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Important health hints hidden in your eye colour

Important health hints hidden in your eye colour

Your eye colour is mostly determined by the luck of the genetic draw. Although there are things you can do to improve your eyesight and keep your eyes healthy, there’s not much you can do to change your eye colour.

However, your iris colour might reveal more about your health than you think.

Here’s what you need to know about dark and light eyes, and all the shades in between.

Dark eyes: May have a lower melanoma risk

  1. Dark eyes: May have a lower melanoma risk
Dark-coloured irises might indicate you have a lower risk of the skin cancer melanoma.

In a study published in Cancer Epidemiology, Biomarkers & Prevention, researchers took DNA samples and gathered sun exposure data from nearly 500 white children, ages 6 to 10, for four years.

Children with the blue eye gene were more likely to develop moles compared to children without the gene. (The number of moles people develop during childhood can predict the risk of melanoma in adulthood.)

Other research has found that people with blue or green eyes are at greater risk of melanomas of the eye, most likely because they have less light-absorbing pigment to shield the eyes from sun damage.

But no matter what your eye colour meaning may infer, it’s always a good idea to protect your eyes with sunglasses that block 99% to 100% of ultraviolet radiation or UV-absorbent contact lenses, says Christopher Quinn, OD.

Dark eyes: May be less likely to have macular degeneration

  1. Dark eyes: May be less likely to have macular degeneration
Your eye colour meaning can give insight into your overall eye health. “A dark iris blocks more ultraviolet light,” says Quinn.

“UV light is a risk factor for macular degeneration.

Extra light that gets into the eyes of people with light-coloured irises may cause them to have more retinal degeneration.”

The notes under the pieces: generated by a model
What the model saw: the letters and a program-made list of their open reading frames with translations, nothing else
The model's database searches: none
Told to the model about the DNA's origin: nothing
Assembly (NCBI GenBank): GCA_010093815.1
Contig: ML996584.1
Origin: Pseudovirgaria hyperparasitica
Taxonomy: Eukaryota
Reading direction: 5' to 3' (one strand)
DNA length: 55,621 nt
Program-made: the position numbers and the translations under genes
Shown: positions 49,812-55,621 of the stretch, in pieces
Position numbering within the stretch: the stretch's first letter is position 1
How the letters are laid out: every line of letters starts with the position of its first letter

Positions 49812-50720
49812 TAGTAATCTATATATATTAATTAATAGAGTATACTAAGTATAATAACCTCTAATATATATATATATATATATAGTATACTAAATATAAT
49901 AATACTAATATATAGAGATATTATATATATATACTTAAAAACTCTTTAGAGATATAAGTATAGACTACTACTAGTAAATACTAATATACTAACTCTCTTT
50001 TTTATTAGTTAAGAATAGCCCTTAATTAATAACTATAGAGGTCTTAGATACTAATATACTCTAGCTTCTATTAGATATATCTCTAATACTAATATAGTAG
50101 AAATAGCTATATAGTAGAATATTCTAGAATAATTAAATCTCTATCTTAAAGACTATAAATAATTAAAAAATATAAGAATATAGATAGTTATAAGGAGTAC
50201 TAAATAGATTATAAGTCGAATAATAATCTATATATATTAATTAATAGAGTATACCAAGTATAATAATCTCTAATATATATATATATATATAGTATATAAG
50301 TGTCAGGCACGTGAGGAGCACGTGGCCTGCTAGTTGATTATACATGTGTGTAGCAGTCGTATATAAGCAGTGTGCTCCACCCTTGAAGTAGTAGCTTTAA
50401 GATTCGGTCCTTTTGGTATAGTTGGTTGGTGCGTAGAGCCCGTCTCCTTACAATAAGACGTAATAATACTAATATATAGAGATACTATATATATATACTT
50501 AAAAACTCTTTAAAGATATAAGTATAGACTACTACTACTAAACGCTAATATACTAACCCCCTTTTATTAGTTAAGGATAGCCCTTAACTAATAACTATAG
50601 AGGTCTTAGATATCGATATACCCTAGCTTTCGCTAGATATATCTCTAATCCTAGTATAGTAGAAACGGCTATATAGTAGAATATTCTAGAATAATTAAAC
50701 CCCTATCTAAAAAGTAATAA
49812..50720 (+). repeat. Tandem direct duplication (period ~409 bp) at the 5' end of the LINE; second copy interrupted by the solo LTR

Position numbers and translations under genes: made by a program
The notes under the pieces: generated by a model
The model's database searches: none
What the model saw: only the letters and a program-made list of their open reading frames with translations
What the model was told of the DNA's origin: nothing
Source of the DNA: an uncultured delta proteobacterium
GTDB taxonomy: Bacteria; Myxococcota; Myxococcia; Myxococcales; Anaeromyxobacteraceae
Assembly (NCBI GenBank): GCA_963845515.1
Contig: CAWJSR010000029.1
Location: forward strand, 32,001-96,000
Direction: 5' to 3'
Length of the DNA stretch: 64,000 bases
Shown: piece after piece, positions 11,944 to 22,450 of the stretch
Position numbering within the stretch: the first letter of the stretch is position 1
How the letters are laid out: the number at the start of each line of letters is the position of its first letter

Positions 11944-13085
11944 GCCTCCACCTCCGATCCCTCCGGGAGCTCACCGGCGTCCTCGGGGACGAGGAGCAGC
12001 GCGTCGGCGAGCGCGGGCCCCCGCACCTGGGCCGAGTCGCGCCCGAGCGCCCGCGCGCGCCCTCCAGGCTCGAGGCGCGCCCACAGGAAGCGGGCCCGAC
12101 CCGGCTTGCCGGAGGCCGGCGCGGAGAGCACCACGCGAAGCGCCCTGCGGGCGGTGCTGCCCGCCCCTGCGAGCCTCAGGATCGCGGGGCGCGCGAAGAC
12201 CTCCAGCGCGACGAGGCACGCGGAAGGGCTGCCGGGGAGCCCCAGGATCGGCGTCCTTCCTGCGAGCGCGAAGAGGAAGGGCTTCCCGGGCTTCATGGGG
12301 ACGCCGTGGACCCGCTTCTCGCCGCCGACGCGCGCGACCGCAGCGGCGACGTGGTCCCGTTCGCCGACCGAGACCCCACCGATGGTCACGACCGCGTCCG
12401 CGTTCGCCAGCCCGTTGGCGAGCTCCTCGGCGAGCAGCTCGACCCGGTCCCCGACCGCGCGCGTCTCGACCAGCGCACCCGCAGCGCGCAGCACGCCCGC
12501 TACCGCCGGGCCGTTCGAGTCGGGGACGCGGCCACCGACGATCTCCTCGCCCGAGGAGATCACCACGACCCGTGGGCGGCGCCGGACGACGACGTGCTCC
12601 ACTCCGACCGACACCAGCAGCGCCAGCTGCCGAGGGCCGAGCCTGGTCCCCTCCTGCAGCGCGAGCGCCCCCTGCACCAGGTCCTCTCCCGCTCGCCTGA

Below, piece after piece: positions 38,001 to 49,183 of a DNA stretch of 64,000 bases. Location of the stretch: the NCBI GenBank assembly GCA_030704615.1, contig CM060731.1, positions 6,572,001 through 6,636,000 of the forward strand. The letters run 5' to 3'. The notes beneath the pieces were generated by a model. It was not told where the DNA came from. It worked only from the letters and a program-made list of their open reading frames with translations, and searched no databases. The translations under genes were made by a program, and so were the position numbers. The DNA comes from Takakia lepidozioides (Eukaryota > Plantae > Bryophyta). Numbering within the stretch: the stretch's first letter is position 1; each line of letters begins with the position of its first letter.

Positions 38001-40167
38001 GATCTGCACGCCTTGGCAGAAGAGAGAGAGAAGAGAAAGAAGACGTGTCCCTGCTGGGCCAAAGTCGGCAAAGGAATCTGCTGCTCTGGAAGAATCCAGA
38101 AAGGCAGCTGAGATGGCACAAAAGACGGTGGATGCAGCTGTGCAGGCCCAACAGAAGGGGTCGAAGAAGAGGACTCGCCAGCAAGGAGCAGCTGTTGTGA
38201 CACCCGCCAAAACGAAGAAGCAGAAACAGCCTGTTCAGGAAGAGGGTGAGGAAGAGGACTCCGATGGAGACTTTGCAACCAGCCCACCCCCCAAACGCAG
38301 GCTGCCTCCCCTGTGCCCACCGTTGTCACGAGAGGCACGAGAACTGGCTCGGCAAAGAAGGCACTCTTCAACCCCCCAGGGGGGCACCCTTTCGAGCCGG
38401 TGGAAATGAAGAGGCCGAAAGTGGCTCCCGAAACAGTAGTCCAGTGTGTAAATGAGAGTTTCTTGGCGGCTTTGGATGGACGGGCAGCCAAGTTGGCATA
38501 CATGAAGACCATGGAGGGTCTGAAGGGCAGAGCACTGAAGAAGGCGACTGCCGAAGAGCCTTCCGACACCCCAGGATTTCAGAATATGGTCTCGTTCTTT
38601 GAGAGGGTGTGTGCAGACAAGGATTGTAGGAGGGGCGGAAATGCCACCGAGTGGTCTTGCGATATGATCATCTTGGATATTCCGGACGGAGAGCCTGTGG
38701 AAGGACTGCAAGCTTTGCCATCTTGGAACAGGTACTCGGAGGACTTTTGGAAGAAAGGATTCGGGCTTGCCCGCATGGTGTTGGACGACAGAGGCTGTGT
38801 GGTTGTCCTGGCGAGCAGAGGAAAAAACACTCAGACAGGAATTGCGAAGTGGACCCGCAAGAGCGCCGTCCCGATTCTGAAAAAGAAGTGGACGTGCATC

Light eyes: May be less likely to have vitiligo

  1. Light eyes: May be less likely to have vitiligo
In a University of Colorado School of Medicine study, researchers tracked nearly 3,000 people with vitiligo, an autoimmune disease in which a person’s immune system attacks healthy pigment cells and causes skin blotches.

Researchers identified 13 genes linked to a predisposition to vitiligo. They found that people with the disease were less likely to have blue or grey eyes than those without it.

People with vitiligo are at higher risk for other autoimmune diseases such as lupus, type 1 diabetes and thyroid disease.

Dark eyes: May drink less alcohol

  1. Dark eyes: May drink less alcohol
In a Georgia State University analysis of 12,000 white men and women, researchers found that people with light eyes drank more alcohol and were more likely to abuse it than people with dark eyes.

(They looked at data from one study in roughly 10,000 male prisoners and a second from a survey of about 1,800 women.)

But, why the link? Researchers hypothesise that it could be due to melanin, the pigment that makes eyes darker.

Melanin is involved in electrical connections between brain cells. If the amount of melanin in the eye (dark-eyed people have more) correlates with the amount of melanin in the brain, it could mean dark-eyed people are more sensitive to stimuli like alcohol, which means they may get tipsy off less alcohol than light-eyed people do (and therefore less likely to drink to excess).

Still, more research is needed. “People with light irises drink more, that’s an undeniable conclusion of this study,” says Quinn.

“What’s harder to say is whether it’s the iris colour that determines if people drink or don’t drink. It shows an association, not a causal relationship.”

Images: Shutterstock / Getty Images

Written by Kelsey Kloss. This article first appeared on Reader’s Digest. For more of what you love from the world’s best-loved magazine, here’s our best subscription offer.